Routing lets you create your own URL paths, based on the path you can load a closure or a controller.

Routing Set-up

Namespaces are included in all classes. A namespace is like a layer, adding a namespace to a class means there can be multiple classes with the same name as long as each class is in a different namespace.

To define a route, call the static name Route:: followed by either a post or a get to match the HTTP action. Next, set the path to match and call a closure or a controller.

Route::get('', 'closure or controller');

To respond to both get and post requests use a match.

A match takes 3 params

  1. HTTP type ie post, get
  2. the url patten to match against ie /users
  3. a closure or controller path
 Route::match(['get', 'post'], 'users'  function(){



A closure is a function without a name, they are useful when you only need simple logic for a route, to use a closure first call Route:: then set the URL pattern you want to match against, followed by a function.

Route::get('simple', function() {
  //do something simple

Controllers and models can also be used in a closure by instantiating the root controller.

$c = new App\Core\Controller();
$m = new App\Models\Users();


Having said that it's best to use a controller, if you need access to a model.

Closures are convenient but can soon become messy.


To call a route to a controller, instead of typing a function you can enter the controller name and specify what method of that class you wish to load. They are dictated by an @ symbol.

For example, to have a controller called Users (in the root of the controllers folder) and to load a usersList method, you would use the following:

Route::get('users', 'Users@usersList');

The above would call the users controller and the userList method when /users is located in the URL, via a get request.

Routes can respond to both GET and POST requests. All post routes require a CSRF filter to ensure the request has come from the application and it not an attempted attack.

This means the posted data should also contain a valid $csrfToken ie:

<form action='<?=site_url('blog');?>' method='post'>
<input type='hidden' name='csrfToken' value='<?=$csrfToken;?>'>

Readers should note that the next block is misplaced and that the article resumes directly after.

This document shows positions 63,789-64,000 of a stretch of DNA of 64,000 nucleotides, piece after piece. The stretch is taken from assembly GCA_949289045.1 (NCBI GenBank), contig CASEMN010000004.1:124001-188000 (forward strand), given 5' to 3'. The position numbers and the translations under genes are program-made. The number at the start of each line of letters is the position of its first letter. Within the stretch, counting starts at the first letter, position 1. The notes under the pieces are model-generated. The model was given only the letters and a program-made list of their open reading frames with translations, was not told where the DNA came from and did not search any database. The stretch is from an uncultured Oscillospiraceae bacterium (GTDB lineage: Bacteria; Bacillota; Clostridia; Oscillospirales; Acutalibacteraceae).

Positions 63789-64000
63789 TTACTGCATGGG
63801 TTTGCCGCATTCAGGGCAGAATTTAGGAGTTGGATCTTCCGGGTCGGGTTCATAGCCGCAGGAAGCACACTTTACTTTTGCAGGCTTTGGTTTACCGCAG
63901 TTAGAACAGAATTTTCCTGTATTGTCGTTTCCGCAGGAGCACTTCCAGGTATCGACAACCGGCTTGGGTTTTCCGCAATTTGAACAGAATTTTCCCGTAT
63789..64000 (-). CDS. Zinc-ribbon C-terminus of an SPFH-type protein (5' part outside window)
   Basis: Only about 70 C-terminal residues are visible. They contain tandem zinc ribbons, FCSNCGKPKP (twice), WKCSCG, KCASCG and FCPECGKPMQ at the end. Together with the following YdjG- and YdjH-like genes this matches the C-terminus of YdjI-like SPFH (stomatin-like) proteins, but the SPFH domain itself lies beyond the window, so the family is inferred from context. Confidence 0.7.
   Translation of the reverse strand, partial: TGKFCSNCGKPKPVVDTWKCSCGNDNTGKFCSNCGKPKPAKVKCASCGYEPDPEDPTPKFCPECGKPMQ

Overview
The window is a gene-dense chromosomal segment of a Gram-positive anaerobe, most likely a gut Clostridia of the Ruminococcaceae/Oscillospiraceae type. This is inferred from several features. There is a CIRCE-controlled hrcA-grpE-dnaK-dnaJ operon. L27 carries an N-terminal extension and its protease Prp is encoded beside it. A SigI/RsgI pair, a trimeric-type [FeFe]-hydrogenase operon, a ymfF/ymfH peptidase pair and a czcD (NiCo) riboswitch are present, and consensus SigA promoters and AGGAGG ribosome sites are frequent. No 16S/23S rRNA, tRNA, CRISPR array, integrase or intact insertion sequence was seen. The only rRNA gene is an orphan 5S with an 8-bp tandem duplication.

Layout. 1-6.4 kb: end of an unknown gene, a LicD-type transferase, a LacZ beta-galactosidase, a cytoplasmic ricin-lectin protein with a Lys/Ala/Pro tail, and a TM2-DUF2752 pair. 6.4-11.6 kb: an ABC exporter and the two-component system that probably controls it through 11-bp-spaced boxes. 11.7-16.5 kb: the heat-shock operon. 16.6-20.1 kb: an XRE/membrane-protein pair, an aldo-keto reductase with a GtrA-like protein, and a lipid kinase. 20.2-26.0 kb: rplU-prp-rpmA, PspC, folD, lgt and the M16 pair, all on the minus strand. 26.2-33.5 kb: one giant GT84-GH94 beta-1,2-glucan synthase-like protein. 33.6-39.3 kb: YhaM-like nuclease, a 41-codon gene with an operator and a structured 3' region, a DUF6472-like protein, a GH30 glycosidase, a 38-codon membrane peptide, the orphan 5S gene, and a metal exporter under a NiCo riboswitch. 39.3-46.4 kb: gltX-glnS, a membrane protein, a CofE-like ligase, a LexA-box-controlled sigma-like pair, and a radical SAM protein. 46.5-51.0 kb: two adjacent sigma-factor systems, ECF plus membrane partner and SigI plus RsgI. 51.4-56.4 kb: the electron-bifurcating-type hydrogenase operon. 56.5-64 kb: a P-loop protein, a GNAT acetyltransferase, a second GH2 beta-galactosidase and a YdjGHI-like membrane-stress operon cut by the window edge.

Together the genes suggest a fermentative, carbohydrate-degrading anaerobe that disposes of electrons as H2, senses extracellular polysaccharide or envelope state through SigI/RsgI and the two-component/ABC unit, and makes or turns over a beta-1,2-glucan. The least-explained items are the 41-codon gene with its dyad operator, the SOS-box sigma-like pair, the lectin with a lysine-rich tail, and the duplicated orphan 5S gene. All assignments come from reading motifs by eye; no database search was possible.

To use a post route:

Route::post('blog', array('before' => 'csrf', 'uses' => 'Blog@store'));


Routes can be placed in a group, which allows all routes within the group to inherit the group name. The first param is an array of options at the least is requires a prefix. The second param is a closure where sub routes are placed:

Route::group(['prefix' => 'blog'], function() {
    Route::get('/', 'Blog@Index');
    Route::get('add', 'Blog@Add');

Is the equivalent to:

Route::any('blog', 'Blog@index');
Route::any('blog/add', 'Blog@add');

Group Prefixes and Namespaces

The Route::group() can also accept an array as the first parameter and permit commands like:

Router::group(['prefix' => 'admin', 'namespace' => 'Admin'], function() {
    Route::match('get',               'users',               'Users@index');
    Route::match('get',               'users/create',        'Users@create');
    Route::match('post',              'users',               'Users@store');
    Route::match('get',               'users/(:any)',        'Users@show');
    Route::match('get',               'users/(:any)/edit',   'Users@edit');
    Route::match(['put', 'patch'],    'users/(:any)',        'Users@update');
    Route::match('delete',            'users/(:any)',        'Users@destroy');

Where the prefix admin will turn the route users/create into admin/users/create and the namespace Admin will prepend onto Users@create, turning into App\Controllers\Admin\Users@create